“We started with five people,” says David, “and that went pretty well. We got six months of orders in the first month and had to close the website, which is not a sensible decision. There’s about 25 of us now, and we’re looking to hire.” The makers at Hiut are referred to as “grand masters”, after writer Malcolm Gladwell’s assertion that it takes 10,000 hours of practice to become an expert at any skill. From making jeans in the factory for years before it closed, the sewing team at Hiut all have far more than 10,000 hours under their belts.
Hiut sells direct to consumers (online only with no retailers), which is why, says Hieatt, the company can afford the best denims. It buys from Japanese mills including Nihon Menpu and Kuroki (as does Dawson Denim), but it also buys organic non-selvedge from Turkey and Italy. It’s a bigger operation than Dawson Denim, thanks in no small part to Meghan Markle who was snapped in a pair of Hiut jeans last year, causing a surge of orders and a subsequent three-month backlog. But the ethos is similar: it makes the best products it can with the aim of serving the customer for as long as possible. It’s the antithesis of fast fashion.
“Some people deride the hipster movement but that’s really a movement about craft and skill,” says Hieatt. “So, we went away from a throwaway culture where you buy cheap, and now there’s more of a zeitgeist for quality; you buy less but you buy better. Maybe that throwaway culture made us feel a bit sad inside, and we are living on this planet, right? It hasn’t got resources that go on forever.”
That consideration for materials is also felt in the capital. In Walthamstow, a once forgotten, formerly industrial, now semi-gentrified patch of north-east London, is another factory producing denim jeans. It is run by Bilgehan Ates, who worked in the textile business for 25 years before growing disillusioned with the lack of consideration for the environment and the welfare of staff.
Describing how he makes jeans, Ates cites the writing of The Guardian columnist and environmentalist George Monbiot, the amount of water we use every day (150 litres per person in the UK, apparently), the imbalance between current consumption and a sustainable future, and how craft beer and gourmet burgers changed how we look at quality. He also asks why we can’t apply the same scrutiny to fashion.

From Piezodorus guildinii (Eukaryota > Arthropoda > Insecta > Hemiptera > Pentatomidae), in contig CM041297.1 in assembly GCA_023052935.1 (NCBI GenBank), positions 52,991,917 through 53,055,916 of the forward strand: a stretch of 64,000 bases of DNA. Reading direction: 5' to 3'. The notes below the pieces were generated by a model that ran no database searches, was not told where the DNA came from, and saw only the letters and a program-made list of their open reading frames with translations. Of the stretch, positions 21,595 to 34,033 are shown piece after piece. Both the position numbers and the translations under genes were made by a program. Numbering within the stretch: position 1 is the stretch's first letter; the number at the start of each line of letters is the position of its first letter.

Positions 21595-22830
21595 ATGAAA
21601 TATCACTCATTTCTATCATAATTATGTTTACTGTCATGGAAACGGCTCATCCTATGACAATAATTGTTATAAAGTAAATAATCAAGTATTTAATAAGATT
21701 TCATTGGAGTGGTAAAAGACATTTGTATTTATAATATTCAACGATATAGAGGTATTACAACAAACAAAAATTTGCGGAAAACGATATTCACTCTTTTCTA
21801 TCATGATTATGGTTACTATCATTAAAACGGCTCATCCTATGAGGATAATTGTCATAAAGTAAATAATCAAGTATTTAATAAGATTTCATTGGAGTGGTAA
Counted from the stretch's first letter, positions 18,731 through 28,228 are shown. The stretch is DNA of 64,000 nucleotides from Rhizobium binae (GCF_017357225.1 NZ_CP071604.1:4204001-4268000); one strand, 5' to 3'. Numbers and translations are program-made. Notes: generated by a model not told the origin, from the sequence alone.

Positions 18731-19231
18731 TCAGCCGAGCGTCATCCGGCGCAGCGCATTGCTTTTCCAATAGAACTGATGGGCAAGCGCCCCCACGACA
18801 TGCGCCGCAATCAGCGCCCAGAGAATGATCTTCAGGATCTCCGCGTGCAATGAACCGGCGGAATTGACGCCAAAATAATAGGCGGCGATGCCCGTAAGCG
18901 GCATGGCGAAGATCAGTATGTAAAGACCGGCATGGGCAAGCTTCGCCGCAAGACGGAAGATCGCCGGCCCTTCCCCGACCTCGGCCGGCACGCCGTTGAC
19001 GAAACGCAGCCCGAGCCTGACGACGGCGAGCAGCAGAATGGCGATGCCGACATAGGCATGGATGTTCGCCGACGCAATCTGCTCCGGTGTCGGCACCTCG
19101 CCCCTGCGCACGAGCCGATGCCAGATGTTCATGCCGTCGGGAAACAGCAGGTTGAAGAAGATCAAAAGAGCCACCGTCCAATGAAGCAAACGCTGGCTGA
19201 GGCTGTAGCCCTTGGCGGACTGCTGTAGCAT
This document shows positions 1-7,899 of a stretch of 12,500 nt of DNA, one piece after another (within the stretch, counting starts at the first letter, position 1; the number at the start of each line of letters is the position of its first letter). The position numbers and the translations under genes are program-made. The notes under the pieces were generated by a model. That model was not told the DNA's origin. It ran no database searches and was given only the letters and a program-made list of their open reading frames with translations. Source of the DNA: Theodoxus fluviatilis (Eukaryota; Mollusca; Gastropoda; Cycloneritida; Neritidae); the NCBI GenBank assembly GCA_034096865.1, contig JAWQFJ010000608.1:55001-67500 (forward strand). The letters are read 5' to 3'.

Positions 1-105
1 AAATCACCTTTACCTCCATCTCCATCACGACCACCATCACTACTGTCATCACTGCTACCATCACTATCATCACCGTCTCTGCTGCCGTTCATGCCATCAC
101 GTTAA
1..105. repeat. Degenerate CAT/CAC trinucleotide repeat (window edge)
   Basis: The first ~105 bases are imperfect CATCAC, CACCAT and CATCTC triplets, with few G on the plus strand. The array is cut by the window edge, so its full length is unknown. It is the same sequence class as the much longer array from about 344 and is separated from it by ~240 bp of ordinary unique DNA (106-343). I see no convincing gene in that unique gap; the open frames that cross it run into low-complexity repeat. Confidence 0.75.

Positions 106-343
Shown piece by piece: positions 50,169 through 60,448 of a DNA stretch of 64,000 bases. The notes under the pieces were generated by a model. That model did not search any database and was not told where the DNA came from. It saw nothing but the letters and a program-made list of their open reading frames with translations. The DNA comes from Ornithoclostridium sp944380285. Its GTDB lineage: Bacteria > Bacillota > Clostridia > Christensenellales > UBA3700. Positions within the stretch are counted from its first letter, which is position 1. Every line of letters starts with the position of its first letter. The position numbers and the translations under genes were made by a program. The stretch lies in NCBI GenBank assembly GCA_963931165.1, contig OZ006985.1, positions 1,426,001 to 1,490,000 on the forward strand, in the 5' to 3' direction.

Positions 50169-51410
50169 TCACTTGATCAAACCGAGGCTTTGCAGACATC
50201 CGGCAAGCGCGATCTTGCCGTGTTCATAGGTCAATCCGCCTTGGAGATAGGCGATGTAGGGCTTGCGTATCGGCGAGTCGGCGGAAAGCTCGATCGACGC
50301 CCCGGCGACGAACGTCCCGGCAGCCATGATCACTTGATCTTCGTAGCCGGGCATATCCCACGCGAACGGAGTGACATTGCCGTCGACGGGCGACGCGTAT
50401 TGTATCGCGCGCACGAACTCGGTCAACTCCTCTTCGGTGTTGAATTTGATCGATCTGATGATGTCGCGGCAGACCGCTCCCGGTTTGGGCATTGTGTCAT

Previously, his factory had produced 28,000 garments per week before Ates moved production to Turkey, then China, prior to his epiphany. Now, reopened and renamed Blackhorse Lane Atelier, the company employs and trains people to make jeans from the best denims. There are rentable studio spaces for local creatives and even a restaurant — the showroom doubles as a dining room every Friday — and there is fresh bread for sale three days a week. It’s very East London, but it’s a real success: the business is growing and the company is looking to hire more makers. Blackhorse Lane Atelier — which styles itself as “London’s only craft jean-maker” — currently averages weekly sales of 350 pairs.
The value of the global denim industry is predicted to hit £12.7bn by 2025 and Britain’s new denim brands naturally want a slice of the ever-expanding pie, but on their own terms. Hiut’s David Hieatt says his only goal is to improve by one per cent each day, while Scott Ogden of Dawson Denim wants to teach the skills to new makers, and ideally, earn enough “to keep the lights on”.
Bilgehan Ates would like to see his Blackhorse Lane Atelier concept rolled out to New York, so someone there can do something similar “in their own handwriting”. Here’s hoping they can all achieve their aims — without losing sight of the wabi-sabi.
‘Consumers have left a throwaway culture where you buy cheap,’ says David Hieatt of Hiut Denim Co. ‘Now there’s more of a zeitgeist for quality; you buy less but you buy better’